What happened

Amazon (NASDAQ:AMZN) could compete head-to-head against pharmacies and pharmacy managers someday, and that news was enough to send shares in CVS Health (NYSE:CVS) reeling more than 6% last month, according to S&P Global Market Intelligence.

So what

According to CNBC, Amazon.com is hiring the people necessary to create a pharmacy benefit manager for its employees, and that could eventually lead to it rolling out pharmacy services commercially

A CVSHealth banner showing a heart hangs from a building


The company has hired Mark Lyons, a former director at Premara Blue Cross who joined Amazon as senior manager of pharmacy benefits in April, according to his Linkedin profile.

In his past roles, Lyons led a team of clinicians and analysts that supported national account managers with clinical consulting, including employer reporting and benefit consulting. He also has experience implementing pharmacy programs that manage prescription drug costs. 

Amazon.com hasn't officially let anyone in on its plans, but the potential to leverage its massive buying power and distribution infrastructure to cut costs out of the pharmacy supply chain was enough to spark worry in CVS Health investors. As a refresher, CVS Health operates a massive retail pharmacy footprint that includes over 9,600 stores, and it also manages pharmacy benefit programs for health insurers and self-insured companies.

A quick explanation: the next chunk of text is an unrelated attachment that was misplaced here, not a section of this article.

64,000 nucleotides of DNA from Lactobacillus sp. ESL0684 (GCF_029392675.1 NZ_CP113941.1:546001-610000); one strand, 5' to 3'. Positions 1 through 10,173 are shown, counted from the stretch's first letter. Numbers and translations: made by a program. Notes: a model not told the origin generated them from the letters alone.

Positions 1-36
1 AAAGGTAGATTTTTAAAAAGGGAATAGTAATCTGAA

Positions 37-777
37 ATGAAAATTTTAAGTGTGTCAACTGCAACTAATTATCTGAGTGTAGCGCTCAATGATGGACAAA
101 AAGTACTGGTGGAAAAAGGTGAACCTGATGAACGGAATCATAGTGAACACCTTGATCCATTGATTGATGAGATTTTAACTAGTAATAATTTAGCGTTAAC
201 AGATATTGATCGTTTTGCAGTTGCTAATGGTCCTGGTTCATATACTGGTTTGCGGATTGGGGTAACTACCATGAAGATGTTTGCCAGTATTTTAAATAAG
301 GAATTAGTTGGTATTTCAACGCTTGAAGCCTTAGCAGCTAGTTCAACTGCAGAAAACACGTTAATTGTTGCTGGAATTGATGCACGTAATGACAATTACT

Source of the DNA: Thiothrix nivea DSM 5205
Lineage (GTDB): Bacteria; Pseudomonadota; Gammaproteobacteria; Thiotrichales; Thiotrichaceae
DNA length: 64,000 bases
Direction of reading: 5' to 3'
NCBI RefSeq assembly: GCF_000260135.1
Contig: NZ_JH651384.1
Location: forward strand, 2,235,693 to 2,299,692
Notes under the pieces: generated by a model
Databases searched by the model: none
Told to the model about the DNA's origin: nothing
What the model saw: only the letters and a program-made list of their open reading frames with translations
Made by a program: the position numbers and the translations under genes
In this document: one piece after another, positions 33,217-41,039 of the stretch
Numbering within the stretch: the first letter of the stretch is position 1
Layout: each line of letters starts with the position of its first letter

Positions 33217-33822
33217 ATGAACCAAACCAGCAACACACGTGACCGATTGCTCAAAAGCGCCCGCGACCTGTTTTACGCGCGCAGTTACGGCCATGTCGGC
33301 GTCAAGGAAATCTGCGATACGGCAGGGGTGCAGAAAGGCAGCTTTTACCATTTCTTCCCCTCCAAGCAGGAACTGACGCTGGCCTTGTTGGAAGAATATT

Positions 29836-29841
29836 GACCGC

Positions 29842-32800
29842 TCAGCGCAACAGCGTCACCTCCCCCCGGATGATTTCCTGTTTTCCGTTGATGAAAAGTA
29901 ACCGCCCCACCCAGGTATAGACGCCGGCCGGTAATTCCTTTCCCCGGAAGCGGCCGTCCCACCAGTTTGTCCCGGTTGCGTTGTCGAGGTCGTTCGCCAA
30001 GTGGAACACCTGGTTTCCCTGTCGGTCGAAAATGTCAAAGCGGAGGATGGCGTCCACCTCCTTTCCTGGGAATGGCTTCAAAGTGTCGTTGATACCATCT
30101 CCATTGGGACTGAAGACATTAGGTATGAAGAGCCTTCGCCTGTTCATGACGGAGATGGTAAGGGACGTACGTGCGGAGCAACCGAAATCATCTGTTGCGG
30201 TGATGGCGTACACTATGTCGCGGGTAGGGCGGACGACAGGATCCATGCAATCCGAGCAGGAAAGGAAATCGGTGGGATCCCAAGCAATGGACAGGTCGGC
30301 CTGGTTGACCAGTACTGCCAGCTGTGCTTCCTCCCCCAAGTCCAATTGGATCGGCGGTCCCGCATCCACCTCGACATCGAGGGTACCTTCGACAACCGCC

In the first quarter, CVS Health's retail and pharmacy benefit business generated a combined $44.5 billion (yes, billion) in revenue and net income of $953 million. 

What now

It's no shocker that the drug distribution model is ripe for someone like Amazon.com to disrupt it. Drug companies have been all over the news because of alleged price gouging, and the current distribution model means wholesalers and retailers are increasing drug costs to consumers, too.

Having said that, Amazon.com is famous for throwing everything at the wall to see what sticks, and as fellow Fool Billy Duberstein recently pointed out, Amazon.com has traveled this road previously via an investment in drugstore.com, a now shuttered business.

Perhaps, as Dubenstein suggests, the Drugstore.com experience provides lessons learned that Amazon.com can leverage for success. Or, perhaps Amazon.com's willingness to let Walgreens Boots Alliance acquire Drugstore.com is a sign that it has no interest in the regulatory craziness involved in running such a business.

Only time will tell if Amazon.com will make a splash in pharmacy, but the threat to CVS Health's share price will likely remain until investors have a better understanding of its plans. 

This article represents the opinion of the writer, who may disagree with the “official” recommendation position of a Motley Fool premium advisory service. We’re motley! Questioning an investing thesis -- even one of our own -- helps us all think critically about investing and make decisions that help us become smarter, happier, and richer.